A video poem by Indira Allegra
Indira Allegra is a poet and interdisciplinary artist whose work explores forms of queer intimacy, text, trauma and racial identity through performance, video works and handwoven textiles. A 2012 Lambda Literary Fellow and Voices at VONA Alum, she has contributed works to “25 for 25: An Anthology of Works by 25 Outstanding Contemporary LGTB Authors”, “Yellow Medicine Review: A Journal of Indigenous Literature, Art and Thought”, “Sovereign Erotics: A Collection of Two Spirit Literature”, “Konch Magazine” and “make/shift Magazine” among others. Indira reads and performs work in the Bay Area and New York City. Her experimental videopoems have screened at film festivals internationally. In the Bay Area, Indira’s textile works have shown at the Alter Space and College Avenue Galleries. She is currently completing her first collection of poems entitled Indigo Season.
by Jon Bennett
I told the property manager,
“that little guy that carves
Buddhas in 310,
fix his sink, OK?”
The Chinese wood carver
had been filling milk jugs
with tap water
in the communal bathroom
for 3 years
I knew he had crazy rent control
and was scared of bugging the landlord
but I was sick of it.
A week later I saw him
being carried down the stairs
on his son’s back,
his things piled in the street.
I would’ve asked
where he was going
but I don’t speak Mandarin
I didn’t want to know.
Jon Bennett is a San Francisco poet. His work has appeared in 13 Myna Birds, The Blue Hour and Horror Sleaze Trash.
photo by Alessandro Piana Bianca
by Pattrick Trotti
J.D. Salinger makes an appearance on “To Catch A Predator: North Woods Edition,”
Charles Bukowski caught at the local OTB trying to steal someone’s winning ticket,
James Joyce auctions off his eye patch on eBay to help him in between books,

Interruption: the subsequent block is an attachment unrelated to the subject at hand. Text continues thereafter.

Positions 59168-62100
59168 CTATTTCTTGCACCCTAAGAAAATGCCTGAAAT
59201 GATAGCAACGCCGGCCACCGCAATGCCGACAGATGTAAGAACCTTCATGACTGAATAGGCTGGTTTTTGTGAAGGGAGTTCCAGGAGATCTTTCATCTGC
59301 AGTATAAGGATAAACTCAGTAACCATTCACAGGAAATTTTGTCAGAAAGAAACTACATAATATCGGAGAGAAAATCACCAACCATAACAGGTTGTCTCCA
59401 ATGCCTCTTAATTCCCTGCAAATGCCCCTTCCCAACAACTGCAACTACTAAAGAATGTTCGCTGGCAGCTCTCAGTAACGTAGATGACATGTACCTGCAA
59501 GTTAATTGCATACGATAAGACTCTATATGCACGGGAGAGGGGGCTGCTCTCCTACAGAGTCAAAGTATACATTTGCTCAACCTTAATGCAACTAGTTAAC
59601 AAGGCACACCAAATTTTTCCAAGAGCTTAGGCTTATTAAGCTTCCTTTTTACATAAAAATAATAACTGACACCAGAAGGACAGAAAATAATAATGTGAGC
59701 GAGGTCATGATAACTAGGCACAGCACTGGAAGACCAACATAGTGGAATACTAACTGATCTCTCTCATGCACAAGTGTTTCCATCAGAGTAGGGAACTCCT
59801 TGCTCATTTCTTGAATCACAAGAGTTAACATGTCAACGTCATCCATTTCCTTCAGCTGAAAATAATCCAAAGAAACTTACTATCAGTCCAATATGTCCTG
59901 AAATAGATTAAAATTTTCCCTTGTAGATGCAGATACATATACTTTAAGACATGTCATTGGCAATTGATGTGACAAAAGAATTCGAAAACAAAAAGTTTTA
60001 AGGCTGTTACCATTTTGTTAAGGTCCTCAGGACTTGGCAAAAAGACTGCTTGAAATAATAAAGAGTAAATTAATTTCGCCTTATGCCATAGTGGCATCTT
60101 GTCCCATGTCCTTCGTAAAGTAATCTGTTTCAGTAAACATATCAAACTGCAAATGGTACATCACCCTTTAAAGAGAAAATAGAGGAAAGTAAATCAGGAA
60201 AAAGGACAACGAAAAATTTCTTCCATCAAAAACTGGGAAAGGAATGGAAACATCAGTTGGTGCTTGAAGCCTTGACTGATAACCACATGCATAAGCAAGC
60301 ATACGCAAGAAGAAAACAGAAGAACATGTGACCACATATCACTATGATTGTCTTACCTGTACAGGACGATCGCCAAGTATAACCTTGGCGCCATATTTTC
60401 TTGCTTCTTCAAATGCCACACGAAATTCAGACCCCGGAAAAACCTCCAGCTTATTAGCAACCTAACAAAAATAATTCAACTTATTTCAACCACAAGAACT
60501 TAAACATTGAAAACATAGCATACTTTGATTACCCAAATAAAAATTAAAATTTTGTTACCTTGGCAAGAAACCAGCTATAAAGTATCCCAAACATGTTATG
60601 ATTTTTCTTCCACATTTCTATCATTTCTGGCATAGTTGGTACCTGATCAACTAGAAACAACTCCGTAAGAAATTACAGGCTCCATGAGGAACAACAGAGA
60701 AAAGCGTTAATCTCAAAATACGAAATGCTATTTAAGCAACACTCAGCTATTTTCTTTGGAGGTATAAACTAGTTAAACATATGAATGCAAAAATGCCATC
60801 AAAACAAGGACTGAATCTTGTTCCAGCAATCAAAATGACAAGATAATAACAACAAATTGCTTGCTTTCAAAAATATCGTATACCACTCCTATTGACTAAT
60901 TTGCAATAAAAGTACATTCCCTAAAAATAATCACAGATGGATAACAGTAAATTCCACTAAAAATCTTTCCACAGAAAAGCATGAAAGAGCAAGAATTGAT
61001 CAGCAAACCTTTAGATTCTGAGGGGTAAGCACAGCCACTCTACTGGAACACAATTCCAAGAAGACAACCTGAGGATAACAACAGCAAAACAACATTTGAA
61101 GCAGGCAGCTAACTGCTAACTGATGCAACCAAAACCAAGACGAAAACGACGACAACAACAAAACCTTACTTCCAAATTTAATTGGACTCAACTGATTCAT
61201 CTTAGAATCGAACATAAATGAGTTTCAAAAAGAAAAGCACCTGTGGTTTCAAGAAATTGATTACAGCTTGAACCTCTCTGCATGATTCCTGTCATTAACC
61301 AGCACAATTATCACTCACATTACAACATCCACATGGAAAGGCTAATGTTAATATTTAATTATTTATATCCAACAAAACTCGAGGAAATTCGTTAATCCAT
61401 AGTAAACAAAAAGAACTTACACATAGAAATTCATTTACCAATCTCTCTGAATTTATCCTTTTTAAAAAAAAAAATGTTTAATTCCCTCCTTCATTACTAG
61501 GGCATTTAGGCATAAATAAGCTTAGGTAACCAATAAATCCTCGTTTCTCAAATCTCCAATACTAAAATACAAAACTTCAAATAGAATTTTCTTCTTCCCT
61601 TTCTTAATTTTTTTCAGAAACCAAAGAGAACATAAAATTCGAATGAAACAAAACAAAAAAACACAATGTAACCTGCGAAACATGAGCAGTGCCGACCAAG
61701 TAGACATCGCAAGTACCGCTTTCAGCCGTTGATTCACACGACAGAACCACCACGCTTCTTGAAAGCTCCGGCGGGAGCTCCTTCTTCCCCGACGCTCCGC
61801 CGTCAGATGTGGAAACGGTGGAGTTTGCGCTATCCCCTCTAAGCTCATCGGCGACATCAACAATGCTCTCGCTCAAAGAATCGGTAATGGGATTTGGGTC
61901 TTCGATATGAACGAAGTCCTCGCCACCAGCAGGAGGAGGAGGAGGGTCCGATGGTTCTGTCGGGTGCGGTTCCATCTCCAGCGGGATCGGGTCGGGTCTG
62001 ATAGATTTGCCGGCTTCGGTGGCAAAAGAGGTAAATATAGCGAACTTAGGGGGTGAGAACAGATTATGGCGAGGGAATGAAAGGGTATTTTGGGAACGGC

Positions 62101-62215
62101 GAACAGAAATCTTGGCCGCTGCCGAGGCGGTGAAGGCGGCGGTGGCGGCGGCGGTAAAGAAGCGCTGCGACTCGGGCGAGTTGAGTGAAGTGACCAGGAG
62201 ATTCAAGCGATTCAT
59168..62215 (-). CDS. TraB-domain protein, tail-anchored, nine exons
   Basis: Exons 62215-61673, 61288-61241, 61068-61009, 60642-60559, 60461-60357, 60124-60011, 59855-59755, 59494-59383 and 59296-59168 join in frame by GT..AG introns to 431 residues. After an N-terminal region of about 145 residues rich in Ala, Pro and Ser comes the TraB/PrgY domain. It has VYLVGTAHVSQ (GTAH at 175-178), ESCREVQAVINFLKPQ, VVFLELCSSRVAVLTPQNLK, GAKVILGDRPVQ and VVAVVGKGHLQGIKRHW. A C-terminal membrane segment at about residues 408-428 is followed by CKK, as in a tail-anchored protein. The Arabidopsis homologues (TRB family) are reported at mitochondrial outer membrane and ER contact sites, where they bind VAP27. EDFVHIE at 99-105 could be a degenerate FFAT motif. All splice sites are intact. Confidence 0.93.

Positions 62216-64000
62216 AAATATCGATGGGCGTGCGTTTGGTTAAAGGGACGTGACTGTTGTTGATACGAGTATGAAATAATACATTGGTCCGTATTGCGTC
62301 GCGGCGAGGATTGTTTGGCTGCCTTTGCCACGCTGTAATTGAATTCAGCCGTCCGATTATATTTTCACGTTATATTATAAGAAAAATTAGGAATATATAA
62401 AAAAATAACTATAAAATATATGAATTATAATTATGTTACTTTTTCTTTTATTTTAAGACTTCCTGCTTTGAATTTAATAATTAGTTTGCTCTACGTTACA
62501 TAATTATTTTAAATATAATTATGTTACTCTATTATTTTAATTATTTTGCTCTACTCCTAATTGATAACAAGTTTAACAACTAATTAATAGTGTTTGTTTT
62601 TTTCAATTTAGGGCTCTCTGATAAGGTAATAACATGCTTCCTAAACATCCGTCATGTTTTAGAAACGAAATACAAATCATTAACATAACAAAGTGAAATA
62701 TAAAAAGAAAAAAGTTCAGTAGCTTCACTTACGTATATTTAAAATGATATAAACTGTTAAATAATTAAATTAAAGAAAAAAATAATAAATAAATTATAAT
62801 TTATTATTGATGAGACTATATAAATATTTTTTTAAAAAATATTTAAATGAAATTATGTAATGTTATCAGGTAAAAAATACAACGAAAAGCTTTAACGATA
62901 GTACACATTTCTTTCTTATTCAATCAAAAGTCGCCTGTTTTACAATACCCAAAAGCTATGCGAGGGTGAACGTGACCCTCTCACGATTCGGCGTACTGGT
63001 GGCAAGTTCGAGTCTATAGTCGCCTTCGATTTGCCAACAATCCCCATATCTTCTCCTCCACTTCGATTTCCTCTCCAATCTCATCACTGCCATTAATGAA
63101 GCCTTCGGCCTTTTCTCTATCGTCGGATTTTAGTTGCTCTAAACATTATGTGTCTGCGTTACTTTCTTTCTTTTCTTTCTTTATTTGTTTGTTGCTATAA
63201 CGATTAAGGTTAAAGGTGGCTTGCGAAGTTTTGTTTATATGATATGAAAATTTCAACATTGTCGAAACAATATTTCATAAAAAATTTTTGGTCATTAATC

Ernest Hemingway argues about guns in front of a studio audience on “Piers Morgan Live,”
Jack Kerouac admits on “Oprah” that the only reason he championed Neal Cassady was because they were lovers,
Franz Kafka is arrested on suspicion of arson while trying to get rid of his final manuscripts before dying,
F. Scott Fitzgerald is taken to court for his role in the death of Zelda;
Truman Capote drops his notes of In Cold Blood and writes about the trial, rough draft title: Death in the Jazz Age,
All the while Jonathan Franzen is secretly contemplating starting a personal Twitter account; wondering if the next great American novel can really be titled hash tag.
Writer, editor, student, Patrick Trotti lives in Tarrytown, New York.
photo by BookLife
by Steven Armstrong
The Emperor’s guards move through the village tonight, carrying bags of rare black rice as they always have every year since I was a boy. Said to have healing properties, our dying village elder could benefit from even one grain.
I step out from my hiding place on the large bushy hill, crossbow drawn. Heavy rain obscures my vision, but I see one guard I can take.
I pull the trigger; my quarrel sings a silent song and stings the guard’s shoulder. His bag drops. Rice spills. I run to collect some before the guards converge and darkness greets me.
Steven Armstrong lives in the Silicon Valley, San Jose, California, where he mainly works as a staff writer for an entertainment website.
photo by PostBear